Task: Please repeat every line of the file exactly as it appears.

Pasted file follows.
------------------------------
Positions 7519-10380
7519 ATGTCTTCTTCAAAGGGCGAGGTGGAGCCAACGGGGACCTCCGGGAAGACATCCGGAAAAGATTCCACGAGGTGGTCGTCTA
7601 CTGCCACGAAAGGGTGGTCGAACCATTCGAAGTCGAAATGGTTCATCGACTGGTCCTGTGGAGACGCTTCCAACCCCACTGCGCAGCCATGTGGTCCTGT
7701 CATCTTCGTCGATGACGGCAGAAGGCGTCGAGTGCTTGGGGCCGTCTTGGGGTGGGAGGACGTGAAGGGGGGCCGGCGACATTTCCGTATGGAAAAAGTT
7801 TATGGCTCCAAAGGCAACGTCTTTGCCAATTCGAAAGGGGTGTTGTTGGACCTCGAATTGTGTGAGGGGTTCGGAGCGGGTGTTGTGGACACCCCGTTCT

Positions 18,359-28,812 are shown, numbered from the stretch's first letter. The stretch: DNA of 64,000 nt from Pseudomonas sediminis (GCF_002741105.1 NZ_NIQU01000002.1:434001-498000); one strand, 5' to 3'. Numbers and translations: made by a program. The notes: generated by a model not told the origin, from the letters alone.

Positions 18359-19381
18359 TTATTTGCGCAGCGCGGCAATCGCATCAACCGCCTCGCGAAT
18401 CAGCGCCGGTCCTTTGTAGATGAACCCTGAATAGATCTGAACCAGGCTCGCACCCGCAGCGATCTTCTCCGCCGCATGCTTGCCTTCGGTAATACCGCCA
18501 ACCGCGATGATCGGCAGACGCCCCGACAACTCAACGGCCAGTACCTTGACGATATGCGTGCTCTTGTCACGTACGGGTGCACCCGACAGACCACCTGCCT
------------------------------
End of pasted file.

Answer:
Positions 7519-10380
7519 ATGTCTTCTTCAAAGGGCGAGGTGGAGCCAACGGGGACCTCCGGGAAGACATCCGGAAAAGATTCCACGAGGTGGTCGTCTA
7601 CTGCCACGAAAGGGTGGTCGAACCATTCGAAGTCGAAATGGTTCATCGACTGGTCCTGTGGAGACGCTTCCAACCCCACTGCGCAGCCATGTGGTCCTGT
7701 CATCTTCGTCGATGACGGCAGAAGGCGTCGAGTGCTTGGGGCCGTCTTGGGGTGGGAGGACGTGAAGGGGGGCCGGCGACATTTCCGTATGGAAAAAGTT
7801 TATGGCTCCAAAGGCAACGTCTTTGCCAATTCGAAAGGGGTGTTGTTGGACCTCGAATTGTGTGAGGGGTTCGGAGCGGGTGTTGTGGACACCCCGTTCT

Positions 18,359-28,812 are shown, numbered from the stretch's first letter. The stretch: DNA of 64,000 nt from Pseudomonas sediminis (GCF_002741105.1 NZ_NIQU01000002.1:434001-498000); one strand, 5' to 3'. Numbers and translations: made by a program. The notes: generated by a model not told the origin, from the letters alone.

Positions 18359-19381
18359 TTATTTGCGCAGCGCGGCAATCGCATCAACCGCCTCGCGAAT
18401 CAGCGCCGGTCCTTTGTAGATGAACCCTGAATAGATCTGAACCAGGCTCGCACCCGCAGCGATCTTCTCCGCCGCATGCTTGCCTTCGGTAATACCGCCA
18501 ACCGCGATGATCGGCAGACGCCCCGACAACTCAACGGCCAGTACCTTGACGATATGCGTGCTCTTGTCACGTACGGGTGCACCCGACAGACCACCTGCCT